In a somewhat positive trend, Italy has recorded the lowest daily-spike in the death toll with over 415 new fatalities in 24 hours, fewest since March 18, health officials confirmed in a statement. The numbers witnessed a dip from April 24, which was 420 deaths from the COVID-19 at the hospitals, according to figures from Italy’s Civil Protection Department. The deaths have surged the toll to 26,384, while total confirmed cases stand at 195,351.
On March 10, Italy imposed a nationwide confinement measure to stem the transmission rate, and on the sixth consecutive day in the week this month, Italy witnessed “the lowest” decline in cases since the outbreak, as per media reports. Further, the number of patients under the Intensive Care Unit (ICU) or on the ventilators was an all-time low.
In a televised press conference, Chief Commissioner for the Coronavirus Emergency Domenico Arcuri said that the battle against the deadly coronavirus would depend on the “citizens’ co-operation". He added that the compliance to protocols once the national lockdown lifted on May 3 was the key to winning this battle. However, the Mediterranean region remains under speculation about whether citizens will be able to resume businesses for the first time since the pandemic hit in March.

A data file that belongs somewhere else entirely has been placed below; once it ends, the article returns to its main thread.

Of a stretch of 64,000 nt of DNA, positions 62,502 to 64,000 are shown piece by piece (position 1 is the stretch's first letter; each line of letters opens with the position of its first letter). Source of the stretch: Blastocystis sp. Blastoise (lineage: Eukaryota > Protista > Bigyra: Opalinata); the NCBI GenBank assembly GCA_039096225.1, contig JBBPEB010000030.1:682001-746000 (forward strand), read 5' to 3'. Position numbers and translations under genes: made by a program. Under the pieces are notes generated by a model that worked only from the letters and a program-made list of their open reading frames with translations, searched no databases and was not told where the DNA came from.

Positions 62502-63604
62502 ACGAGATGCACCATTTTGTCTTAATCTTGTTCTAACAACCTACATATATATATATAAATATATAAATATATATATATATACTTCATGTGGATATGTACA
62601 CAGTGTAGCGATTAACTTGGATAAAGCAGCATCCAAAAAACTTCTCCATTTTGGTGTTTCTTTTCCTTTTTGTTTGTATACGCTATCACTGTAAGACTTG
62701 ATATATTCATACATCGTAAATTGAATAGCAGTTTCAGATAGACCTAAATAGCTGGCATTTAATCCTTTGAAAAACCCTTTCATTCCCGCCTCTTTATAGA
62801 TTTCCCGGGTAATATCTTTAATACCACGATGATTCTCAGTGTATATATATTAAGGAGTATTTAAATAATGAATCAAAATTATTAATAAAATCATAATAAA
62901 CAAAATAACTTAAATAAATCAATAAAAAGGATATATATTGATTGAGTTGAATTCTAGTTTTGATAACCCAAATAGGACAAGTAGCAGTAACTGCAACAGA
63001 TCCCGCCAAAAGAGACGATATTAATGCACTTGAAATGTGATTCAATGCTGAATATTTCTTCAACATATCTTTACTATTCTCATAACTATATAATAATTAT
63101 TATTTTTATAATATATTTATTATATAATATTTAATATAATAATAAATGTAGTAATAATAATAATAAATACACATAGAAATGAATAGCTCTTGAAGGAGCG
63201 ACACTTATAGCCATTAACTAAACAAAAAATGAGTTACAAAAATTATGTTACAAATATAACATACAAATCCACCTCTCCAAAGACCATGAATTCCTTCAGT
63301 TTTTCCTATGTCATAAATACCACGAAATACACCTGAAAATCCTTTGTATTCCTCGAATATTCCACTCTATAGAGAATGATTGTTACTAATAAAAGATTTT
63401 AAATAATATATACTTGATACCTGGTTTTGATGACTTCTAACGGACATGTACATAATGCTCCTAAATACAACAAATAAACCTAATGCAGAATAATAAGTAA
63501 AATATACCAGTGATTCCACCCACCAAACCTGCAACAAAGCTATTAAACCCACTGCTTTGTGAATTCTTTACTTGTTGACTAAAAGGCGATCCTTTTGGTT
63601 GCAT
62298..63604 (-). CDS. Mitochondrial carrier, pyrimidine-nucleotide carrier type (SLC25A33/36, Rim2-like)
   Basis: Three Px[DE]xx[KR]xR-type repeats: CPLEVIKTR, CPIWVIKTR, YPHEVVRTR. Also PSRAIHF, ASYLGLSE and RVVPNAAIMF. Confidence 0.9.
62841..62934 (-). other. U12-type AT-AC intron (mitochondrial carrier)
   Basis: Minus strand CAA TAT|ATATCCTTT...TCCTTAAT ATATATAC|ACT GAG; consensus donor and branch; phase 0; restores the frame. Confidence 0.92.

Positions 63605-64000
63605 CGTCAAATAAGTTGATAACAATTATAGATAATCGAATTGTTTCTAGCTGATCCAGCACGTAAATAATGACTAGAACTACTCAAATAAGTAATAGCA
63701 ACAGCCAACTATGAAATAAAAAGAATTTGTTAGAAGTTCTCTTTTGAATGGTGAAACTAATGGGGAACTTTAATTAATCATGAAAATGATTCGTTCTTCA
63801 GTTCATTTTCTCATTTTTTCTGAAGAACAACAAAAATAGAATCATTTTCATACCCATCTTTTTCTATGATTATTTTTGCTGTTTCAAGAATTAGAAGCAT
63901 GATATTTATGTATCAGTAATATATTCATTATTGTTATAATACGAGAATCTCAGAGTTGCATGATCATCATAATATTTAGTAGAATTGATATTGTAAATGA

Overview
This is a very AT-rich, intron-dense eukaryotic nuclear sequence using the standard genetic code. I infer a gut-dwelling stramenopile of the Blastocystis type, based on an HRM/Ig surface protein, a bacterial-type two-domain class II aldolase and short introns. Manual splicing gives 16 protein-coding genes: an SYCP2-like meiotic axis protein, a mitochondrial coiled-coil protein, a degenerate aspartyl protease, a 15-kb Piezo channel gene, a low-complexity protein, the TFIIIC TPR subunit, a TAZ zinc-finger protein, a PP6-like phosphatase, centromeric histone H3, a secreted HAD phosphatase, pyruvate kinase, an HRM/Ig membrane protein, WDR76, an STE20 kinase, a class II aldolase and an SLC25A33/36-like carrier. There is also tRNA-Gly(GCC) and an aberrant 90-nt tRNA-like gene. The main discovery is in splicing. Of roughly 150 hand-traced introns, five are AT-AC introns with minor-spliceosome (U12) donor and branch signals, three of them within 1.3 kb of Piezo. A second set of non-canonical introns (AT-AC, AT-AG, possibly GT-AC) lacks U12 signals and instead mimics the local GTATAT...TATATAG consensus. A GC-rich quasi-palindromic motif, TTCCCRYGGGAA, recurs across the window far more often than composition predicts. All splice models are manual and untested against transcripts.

Second to the United States in the death toll, Italy’s Prime Minister Giuseppe Conte's office told the local media that "nothing will change", a news agency reported. But some officials were contrary to the leader’s opinion about the lockdown, for instance, Deputy Health Minister Pierpaolo Sileri told the press conference, “We must give citizens greater freedom of movement.” Conte posted on Facebook explaining that “only some activities” will be allowed to resume as of May 4 "according to a well-structured programme that balances the need to protect people's health with the need to resume production".
On controversial opinion, heads of Milan's hardest-hit Lombardy and Venice's Veneto regions reportedly warned the PM Conte that the regions might have to soon resume businesses “on their own”. "We either close everything and die waiting for the virus to go away, or we reopen and live," Veneto governor Luca Zaia said. An Italian daily, La Repubblica, estimated that at least 11.5 million Italians were stripped out of jobs due to the lockdown and had no means of income.
(With Agency Inputs)